7. I saved $70 a month by shopping around for new health insurance. I find one of the important things when doing a budget is to be realistic, and include a certain amount each week/month as discretionary spending ie a small amount each for you to spend on what ever you feel like without feeling guilty. Eg $30 a week or even $5. It means if you see something you like you can get it without feeling guilty. The same goes with clothing. I have a budget each year for clothing, so when I see something I like, I know whether I can afford it or not, and don’t need to feel guilty about buying it.

    Having said that, I’m not a big shopper – we try to live quite simply, and living so far from the shops means that I don’t get there very often!
    Jo @Countrylifeexperiment recently posted..DIY-ing

    • Kirsty says:

      Health insurance can be expensive – what a great deal you got there. Awesome tips too – we used to have what we called “sanity” money which we could spend on anything we wanted. I think we will be revisiting that again once we bring ourselves to actually do our budget!

  8. ann says:

    We sat down once and went through weekly, monthly, yearly budget.
    Never again!! I wing it week by week!! Highly responsible and helpful!!
    ann recently posted..Even more positive motivationals!!

    • Kirsty says:

      I know – it’s absolutely painful, isn’t it? I’m not looking forward to it but I think we’re going to have to sit down and get it over and done with…

  9. I like the sound of that book “Ausperity” – off to check it out now!
    Janet @ Middle Aged Mama recently posted..Hitting a Plateau

    • Kirsty says:

      It’s a great book. It’s by a UK author but most of the tips still apply here. I’ll be sharing some of the more useful tips I’ve found in a future post – there are lots of websites I need to explore first!

  10. Kathy says:

    I also hate budgeting and would really like to be in a position to leave work for freelance work next year. Hubby also puts head in sand and is actually worse than me. I think it comes from having two government jobs (he is a firefighter – unfortunately rather low paid, and I’m working a ‘good’ job that is becoming increasingly frustrating). I did laugh at your ‘procrastination’ trip to Bunnings. Yesterday we visited IKEA to buy a chair (which we really shouldn’t have) and of course walked away with another $200 worth of stuff!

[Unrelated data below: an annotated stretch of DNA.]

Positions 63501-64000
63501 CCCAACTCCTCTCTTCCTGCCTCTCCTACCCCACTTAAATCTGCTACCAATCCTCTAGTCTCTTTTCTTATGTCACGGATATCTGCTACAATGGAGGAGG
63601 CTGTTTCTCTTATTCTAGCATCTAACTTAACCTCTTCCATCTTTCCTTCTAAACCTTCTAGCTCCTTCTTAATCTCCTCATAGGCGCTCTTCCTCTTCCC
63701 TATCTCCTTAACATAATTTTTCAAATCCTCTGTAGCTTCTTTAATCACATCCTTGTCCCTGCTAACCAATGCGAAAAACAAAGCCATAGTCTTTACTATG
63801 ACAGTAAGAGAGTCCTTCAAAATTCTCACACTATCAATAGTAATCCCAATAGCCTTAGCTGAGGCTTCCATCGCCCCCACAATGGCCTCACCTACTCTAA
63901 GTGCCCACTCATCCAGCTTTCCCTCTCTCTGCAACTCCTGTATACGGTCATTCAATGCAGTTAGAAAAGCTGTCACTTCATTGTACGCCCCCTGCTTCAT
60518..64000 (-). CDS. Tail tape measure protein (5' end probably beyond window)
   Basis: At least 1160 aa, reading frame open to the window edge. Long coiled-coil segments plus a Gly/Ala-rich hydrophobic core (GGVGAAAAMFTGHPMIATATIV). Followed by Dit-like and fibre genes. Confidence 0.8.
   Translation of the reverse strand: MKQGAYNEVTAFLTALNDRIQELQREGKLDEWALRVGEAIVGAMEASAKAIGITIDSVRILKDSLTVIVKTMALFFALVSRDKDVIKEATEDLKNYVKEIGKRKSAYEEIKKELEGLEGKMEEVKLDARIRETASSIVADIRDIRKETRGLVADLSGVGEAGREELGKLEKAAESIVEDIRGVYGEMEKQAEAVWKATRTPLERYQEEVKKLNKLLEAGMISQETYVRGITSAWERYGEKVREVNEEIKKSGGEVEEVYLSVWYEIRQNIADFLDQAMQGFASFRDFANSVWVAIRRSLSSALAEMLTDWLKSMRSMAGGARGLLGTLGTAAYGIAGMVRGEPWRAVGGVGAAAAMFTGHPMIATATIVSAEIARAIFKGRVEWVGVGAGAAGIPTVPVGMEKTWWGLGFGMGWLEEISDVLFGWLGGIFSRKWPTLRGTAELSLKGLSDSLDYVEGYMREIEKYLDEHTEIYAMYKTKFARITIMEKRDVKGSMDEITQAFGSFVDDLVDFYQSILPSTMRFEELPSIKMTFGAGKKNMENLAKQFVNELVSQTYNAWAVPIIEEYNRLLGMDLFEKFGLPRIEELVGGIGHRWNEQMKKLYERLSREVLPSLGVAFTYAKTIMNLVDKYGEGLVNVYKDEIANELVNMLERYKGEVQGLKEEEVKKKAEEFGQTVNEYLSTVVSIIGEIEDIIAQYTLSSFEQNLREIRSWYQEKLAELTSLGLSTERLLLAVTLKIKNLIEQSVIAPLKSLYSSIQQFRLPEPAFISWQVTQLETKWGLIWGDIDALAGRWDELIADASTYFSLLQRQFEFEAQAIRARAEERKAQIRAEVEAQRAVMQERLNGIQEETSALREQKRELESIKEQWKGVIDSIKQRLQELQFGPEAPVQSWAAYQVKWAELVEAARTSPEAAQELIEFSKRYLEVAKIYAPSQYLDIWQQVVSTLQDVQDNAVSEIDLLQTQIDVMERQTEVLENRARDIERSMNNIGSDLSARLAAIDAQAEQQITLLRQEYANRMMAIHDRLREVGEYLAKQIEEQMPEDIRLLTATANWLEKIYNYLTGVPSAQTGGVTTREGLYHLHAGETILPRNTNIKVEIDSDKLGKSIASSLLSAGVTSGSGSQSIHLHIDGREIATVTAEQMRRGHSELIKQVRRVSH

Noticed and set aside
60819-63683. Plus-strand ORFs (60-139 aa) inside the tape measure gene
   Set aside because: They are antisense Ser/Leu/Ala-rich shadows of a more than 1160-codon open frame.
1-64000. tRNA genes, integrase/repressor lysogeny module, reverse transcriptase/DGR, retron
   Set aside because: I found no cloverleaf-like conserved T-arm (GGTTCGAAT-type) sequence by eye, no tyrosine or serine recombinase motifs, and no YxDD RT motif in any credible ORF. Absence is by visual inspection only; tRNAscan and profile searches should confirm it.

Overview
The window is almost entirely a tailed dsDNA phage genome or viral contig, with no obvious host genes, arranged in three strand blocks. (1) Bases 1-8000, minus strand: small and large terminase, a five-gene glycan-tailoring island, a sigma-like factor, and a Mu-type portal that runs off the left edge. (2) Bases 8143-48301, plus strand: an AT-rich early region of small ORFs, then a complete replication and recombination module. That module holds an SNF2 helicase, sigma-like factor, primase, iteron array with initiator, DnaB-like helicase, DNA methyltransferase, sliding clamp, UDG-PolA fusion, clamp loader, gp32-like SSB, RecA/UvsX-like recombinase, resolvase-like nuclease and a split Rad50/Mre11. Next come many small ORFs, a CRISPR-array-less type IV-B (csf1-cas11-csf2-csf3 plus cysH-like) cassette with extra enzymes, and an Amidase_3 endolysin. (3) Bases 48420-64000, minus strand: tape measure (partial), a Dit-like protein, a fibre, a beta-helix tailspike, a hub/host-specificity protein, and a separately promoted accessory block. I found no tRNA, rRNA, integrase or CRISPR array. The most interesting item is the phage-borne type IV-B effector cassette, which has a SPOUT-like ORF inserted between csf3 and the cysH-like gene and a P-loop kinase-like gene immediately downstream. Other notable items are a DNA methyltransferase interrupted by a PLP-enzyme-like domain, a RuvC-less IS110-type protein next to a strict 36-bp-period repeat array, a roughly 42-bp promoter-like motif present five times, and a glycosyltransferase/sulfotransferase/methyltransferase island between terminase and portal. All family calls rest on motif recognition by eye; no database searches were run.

Kathy recently posted..Shoo black dog, Ocsober

    • Kirsty says:

      I was so scared to leave my government job (the security!) but so far I don’t regret the decision at all. I hope you can do the same next year Kathy πŸ™‚

      BTW Bunnings and IKEA are the devil!!!

  11. We always “look at the budget” and it always shows we should have more money each week than we do. But we don’t. So I wouldn’t take any advice from us! HA! I do know that if either of our incomes stopped incoming, we’d be screwed. Hope you guys sort something out πŸ™‚ x Aroha
    Aroha @ Colours of Sunset recently posted..10 Reasons to STAYcation instead of VAYcation

    • Kirsty says:

      Thanks Aroha – that’s us as well – until know, that is πŸ˜‰ We did finally sit down and do our budget (on our wedding anniversary – how romantic!) and I’m feeling a little better now. Just need to learn to not be so impulsive while out at the shops…!

  12. Hugzilla says:

    We don’t have a budget but we tend to live fairly modestly. I’m an op-shop/second hand freak so we buy lots of things cheap. I wish I could stop my husband from going to Bunnings though! We’d be rich.
    Hugzilla recently posted..We Need To Talk About Kids’ Parties: They’ve Jumped the Shark

    • Kirsty says:

      Yep – Bunnings is evil. I’m looking forward to checking out our local second hand stores. We have several of them in our main street and I have picked up some real bargains there before. I need to update my casual wardrobe now all my office attire is not needed so hoping to pick up some gems in the coming weeks πŸ™‚

      • Ms_MotorbikeNut says:

        If you don’t want to keep your office attire you maybe be able to sell it privately online or at a consignment shop to get some more money behind you

        (((( Hugs )))) XXXX Kisses XXXX

  13. Michelle says:

    Haha, love the budget black hole that is bunnings! Feel free to pop by my site as I write a lot about budgeting and I’ll even be doing an DIY online budgeting course in preparation for the new year!
    Michelle recently posted..7 Ways to entertain the kids when you are sick

  14. Robyn says:

    I had to laugh at the Bunnings budget hole!! So true. I am terrible at budgeting and it drives Mr D crazy. If only someone could just do it for me x